Three entities uniting to explore regional water system

This is an aerial scan of the resettling ponds at Marion Reservoir, which serves as the primary water source for both Marion and Hillsboro. The two cities, along with Marion County government leaders, are exploring the feasibility of a regional water system that could expand to serve additionals areas of the county.The concept of a regional water system emerging in Marion County with six different projects being considered once an interlocal agreement is executed by Hillsboro, Marion and Marion County officials.

Marion City Administrator Roger Holter said the interlocal document is drafted, but not executed.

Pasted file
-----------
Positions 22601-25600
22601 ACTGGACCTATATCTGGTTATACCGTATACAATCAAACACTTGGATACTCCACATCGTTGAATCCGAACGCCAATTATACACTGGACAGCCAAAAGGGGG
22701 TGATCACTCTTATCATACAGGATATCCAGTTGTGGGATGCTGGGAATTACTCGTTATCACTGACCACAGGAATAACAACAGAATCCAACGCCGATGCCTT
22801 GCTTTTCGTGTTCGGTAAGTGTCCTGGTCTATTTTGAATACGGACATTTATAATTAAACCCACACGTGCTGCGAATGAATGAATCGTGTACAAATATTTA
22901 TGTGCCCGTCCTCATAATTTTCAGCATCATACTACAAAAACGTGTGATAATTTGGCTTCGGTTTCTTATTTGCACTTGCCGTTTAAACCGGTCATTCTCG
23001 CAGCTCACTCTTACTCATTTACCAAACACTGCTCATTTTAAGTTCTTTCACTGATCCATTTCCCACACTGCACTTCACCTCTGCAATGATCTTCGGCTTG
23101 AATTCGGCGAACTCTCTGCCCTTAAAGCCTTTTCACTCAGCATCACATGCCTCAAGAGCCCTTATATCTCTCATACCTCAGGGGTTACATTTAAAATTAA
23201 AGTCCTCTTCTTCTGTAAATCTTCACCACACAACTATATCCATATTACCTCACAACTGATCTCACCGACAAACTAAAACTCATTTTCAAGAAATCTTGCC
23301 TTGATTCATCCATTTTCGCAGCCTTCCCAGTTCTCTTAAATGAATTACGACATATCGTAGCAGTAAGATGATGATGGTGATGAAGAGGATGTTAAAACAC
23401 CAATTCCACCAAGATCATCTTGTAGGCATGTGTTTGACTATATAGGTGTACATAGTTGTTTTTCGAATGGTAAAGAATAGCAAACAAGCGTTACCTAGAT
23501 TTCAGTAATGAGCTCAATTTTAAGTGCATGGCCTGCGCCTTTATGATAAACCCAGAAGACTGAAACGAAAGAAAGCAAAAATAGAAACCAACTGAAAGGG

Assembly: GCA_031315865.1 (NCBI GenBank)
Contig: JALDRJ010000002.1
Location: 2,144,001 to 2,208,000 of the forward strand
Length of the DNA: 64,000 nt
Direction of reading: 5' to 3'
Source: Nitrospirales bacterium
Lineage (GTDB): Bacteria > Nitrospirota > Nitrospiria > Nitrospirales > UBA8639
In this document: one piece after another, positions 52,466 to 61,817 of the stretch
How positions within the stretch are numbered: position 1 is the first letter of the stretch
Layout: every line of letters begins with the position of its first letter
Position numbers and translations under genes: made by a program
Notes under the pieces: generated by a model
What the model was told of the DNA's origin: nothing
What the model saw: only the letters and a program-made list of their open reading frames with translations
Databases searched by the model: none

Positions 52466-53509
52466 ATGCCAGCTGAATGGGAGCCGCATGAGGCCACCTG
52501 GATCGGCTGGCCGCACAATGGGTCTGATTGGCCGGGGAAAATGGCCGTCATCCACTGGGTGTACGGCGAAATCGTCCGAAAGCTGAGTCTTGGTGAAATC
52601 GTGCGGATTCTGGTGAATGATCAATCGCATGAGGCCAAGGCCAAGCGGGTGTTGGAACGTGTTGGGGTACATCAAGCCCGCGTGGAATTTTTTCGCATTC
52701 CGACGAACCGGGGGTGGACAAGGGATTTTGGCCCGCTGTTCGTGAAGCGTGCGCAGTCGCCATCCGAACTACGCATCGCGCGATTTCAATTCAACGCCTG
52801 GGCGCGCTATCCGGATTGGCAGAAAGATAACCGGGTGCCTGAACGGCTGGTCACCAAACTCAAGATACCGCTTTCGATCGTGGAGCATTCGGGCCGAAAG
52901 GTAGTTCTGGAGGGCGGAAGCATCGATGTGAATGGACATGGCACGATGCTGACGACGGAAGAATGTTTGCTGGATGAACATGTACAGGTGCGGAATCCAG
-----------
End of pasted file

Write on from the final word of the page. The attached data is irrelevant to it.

“A meeting of the elected official’s representatives will occur this week to review the operations and make recommendations to their respective councils,” Holter said.

Those representatives are Chris Costello from Mar­ion, Brent Driggers from Hills­boro and Dianne Novak for Marion County.

Hillsboro City Administrator Larry Paine said the idea would be that the water treatment plant in Hillsboro would treat water not only for Hillsboro, but also Marion and whomever else Marion would sell water to.

“On the treatment-side, the city of Marion’s water treatment plant could then be mothballed,” Paine said.

Based on ballpark numbers, Holter it would take more money to rehabilitate the Marion treatment plant to modern standards than to build a pipeline from Night­hawk Road to Marion.